17 September 2015
“You have a brave heart and a beautiful soul and it can be clearly seen by anyone who bothers to look closely” is (loosely paraphrased) one of the last things Rebecca Northan said to her co-star at Tuesday’s performance of Blind Date at Tarragon Theatre. I don’t know if she says that every time- the improvised show changes at every performance when a new man is picked from the audience to go on a blind date with Northan’s clown character Mimi- but I imagine she does, or at least she says something like it. I don’t say this to take anything away from the man in question, who seemed like a lovely human being, I say it because I think that it’s mostly true of everyone that, if you look closely enough, you can see a true heart in there somewhere. The beauty of Northan’s show (which I’m choosing to classify as a solo show though it’s really a beast of some other indefinable nature) is that it’s essentially an exercise in looking closely enough.
In just the first week or so of this particular run, Northan has “dated” a 70-year-old, a newlywed, and an accountant who dreams of becoming a rapper, for starters. The evening I reviewed Blind Date, her man of choice was a 29-year-old named Justin. Justin was well-spoken, well-dressed and looked like Jonathan Taylor Thomas if JTT had achieved real adult size instead of topping out at 5’4. On the surface, Justin’s A+ date game suggested he might lead the performance down a less interesting path than, say, Rohan (whose first kiss ever was with Mimi during her second Tarragon performance). But Blind Date is about looking closely- it’s a test of empathy for the audience and Northan as much as it’s a test of bravery for the chosen man- and the closer we looked at Justin, the more complexity began to emerge behind his perfectly crafted “catch” of an exterior. He hesitated before every major personal revelation Northan asked him to expose- his age, his career, where he grew up- he leaned on the “time out” device that allowed him to pause the date at any time and worried constantly about keeping the audience interested. He gave away pieces of himself in the tiniest of increments (“I’m attached but it could be flexible” became “it’s been a couple of years” became “when I said a couple of years I actually meant 8”) but unlocking the psychology of a guarded human being is way more fun than reading an open book.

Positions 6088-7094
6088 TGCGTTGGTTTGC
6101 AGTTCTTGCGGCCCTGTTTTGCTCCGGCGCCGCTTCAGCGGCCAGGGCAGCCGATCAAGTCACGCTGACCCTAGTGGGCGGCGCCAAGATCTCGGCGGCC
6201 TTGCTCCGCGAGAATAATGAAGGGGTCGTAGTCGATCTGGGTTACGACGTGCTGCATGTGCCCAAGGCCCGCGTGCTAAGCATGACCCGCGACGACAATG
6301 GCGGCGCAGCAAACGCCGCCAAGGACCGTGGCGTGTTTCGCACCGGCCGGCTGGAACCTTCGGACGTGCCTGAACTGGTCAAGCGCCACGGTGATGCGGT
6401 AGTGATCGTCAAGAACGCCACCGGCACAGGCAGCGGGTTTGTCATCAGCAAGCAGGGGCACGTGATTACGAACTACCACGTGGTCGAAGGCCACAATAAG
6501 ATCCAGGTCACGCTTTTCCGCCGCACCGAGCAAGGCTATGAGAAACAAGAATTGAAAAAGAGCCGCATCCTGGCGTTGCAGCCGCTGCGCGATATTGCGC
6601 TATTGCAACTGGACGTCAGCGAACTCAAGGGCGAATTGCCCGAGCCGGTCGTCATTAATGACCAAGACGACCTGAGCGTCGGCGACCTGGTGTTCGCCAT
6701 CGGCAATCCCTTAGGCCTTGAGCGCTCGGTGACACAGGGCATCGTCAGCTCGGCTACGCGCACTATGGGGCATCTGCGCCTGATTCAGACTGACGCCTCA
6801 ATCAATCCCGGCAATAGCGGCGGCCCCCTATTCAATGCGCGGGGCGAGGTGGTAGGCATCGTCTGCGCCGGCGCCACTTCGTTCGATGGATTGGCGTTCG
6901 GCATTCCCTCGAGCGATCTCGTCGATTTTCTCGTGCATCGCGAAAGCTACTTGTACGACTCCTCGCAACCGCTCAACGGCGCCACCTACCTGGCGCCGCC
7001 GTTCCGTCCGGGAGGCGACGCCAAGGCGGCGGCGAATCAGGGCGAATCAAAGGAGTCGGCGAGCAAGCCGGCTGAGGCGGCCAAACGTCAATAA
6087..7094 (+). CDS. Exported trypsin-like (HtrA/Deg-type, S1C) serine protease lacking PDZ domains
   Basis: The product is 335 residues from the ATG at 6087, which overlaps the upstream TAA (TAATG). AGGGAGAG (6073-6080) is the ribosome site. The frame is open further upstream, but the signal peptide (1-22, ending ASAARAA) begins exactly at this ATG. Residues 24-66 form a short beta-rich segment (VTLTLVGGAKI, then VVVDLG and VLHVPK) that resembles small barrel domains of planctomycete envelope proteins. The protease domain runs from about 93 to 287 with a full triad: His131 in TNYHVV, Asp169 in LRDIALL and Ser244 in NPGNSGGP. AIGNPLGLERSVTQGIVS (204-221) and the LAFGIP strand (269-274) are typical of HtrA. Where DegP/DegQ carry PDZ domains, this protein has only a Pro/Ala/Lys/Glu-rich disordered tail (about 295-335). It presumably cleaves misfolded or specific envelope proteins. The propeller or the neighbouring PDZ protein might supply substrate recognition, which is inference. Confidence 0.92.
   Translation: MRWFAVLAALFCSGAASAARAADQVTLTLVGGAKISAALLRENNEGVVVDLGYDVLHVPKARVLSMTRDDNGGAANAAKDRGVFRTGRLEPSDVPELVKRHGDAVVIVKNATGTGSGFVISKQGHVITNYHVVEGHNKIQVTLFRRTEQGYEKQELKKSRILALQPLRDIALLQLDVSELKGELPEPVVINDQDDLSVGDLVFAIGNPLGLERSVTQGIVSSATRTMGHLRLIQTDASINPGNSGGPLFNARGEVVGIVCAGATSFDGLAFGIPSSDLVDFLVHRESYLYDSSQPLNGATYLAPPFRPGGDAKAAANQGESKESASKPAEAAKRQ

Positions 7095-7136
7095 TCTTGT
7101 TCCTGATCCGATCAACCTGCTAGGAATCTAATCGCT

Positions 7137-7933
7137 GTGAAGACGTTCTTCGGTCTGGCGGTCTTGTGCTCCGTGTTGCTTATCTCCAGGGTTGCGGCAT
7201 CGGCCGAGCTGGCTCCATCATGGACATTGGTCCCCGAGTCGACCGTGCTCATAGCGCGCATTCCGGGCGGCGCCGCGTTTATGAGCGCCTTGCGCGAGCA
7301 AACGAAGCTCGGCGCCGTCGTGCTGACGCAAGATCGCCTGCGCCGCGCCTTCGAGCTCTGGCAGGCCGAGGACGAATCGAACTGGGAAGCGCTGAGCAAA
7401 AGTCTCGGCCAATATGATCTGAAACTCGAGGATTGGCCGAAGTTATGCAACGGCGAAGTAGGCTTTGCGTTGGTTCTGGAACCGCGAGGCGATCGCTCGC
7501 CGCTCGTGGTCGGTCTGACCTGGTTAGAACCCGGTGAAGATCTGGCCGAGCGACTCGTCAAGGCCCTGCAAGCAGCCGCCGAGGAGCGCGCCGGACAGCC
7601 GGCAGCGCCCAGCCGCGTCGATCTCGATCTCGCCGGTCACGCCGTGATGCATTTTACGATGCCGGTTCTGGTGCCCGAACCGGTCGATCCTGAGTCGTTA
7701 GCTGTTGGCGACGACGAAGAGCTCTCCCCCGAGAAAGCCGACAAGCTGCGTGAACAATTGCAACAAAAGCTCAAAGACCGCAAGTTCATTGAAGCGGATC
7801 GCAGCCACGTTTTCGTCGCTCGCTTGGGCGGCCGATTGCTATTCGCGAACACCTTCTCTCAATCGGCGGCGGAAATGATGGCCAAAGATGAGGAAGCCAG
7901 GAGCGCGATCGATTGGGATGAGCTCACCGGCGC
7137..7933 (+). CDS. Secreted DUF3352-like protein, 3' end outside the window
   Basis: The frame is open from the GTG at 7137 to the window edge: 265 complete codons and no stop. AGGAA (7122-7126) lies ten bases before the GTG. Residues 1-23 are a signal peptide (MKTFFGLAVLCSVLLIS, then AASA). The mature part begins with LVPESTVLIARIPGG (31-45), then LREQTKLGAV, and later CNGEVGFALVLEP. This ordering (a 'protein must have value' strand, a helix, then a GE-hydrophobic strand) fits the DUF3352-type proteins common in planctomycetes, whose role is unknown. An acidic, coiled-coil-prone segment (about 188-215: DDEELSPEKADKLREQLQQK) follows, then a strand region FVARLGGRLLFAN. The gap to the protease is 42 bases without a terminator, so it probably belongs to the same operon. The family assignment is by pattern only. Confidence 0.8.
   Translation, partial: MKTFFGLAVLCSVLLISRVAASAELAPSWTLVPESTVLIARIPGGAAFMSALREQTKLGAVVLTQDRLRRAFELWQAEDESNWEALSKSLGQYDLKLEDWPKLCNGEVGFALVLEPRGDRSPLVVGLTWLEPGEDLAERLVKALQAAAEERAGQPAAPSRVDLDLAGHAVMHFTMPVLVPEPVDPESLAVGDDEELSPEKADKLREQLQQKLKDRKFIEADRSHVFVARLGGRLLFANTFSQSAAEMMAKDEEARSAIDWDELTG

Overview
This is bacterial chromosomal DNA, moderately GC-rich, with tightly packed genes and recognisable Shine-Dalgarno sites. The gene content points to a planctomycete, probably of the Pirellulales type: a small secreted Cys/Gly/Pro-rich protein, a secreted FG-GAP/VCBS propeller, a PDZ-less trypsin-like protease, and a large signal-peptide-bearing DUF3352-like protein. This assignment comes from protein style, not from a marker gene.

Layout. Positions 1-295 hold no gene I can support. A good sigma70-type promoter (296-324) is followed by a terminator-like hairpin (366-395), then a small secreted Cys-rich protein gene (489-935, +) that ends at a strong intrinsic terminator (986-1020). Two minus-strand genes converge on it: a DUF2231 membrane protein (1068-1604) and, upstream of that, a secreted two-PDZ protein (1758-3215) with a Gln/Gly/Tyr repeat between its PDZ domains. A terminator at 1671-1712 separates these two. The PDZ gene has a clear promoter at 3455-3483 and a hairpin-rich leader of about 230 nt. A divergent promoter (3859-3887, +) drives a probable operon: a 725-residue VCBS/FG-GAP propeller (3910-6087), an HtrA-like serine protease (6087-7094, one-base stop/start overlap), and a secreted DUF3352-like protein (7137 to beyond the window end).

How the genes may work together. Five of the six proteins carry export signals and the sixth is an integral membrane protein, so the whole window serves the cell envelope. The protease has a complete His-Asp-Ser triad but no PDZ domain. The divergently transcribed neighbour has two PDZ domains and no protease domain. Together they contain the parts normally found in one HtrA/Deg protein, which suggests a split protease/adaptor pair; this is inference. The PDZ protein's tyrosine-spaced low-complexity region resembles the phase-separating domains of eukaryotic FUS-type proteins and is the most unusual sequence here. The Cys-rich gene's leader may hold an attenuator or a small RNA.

Even with these humanizing insights, Justin’s confident exterior facilitated an uproariously funny side of the show that must surely lie a bit more dormant when Northan chooses someone shyer. Slightly over-developed self-preservational instincts aside, Justin was quick to laugh at himself so it made it easy for us to laugh with him- breaking into hysterics when he pulled a weird move like giving his entire wallet to the waitress when it came time to pay the bill or giggling with sympathetic discomfort when the date started to gain intimidating momentum. Northan is a seamless improviser with a keen wit and a reassuring presence that allowed her costar to trust her as she pulled him in over his head.
By the end of the 1h 40min running time, the polished and presentational leading man was lying next to Northan on a bed, his shirt unbuttoned and water all over his pants (I could explain, but I won’t). Finally, he spoke to Mimi as though it were just she and him. He told her he loved her spontaneity and her warmth; she praised him like the love of her life- his excellent listening skills, his thoughtfulness, his respect for women, the inspirational way he balances art and science in his life. These insights all keenly observed in under two hours spent in the company of a stranger, because she was looking closely enough to observe them.
The last thing Justin said to Mimi (but really to Northan) was “I’m so glad you chose me”. He wasn’t always the most forthcoming of dates but in that moment, knowing how moved I’d been just sitting in the same room as this character-defining, mind-opening, belly-busting encounter, it was easy to see that he was telling the truth.
Blind Date plays at the Tarragon Theatre Mainspace until October 4th. Go (and bring a potential date for Mimi with you; he’ll be glad you did).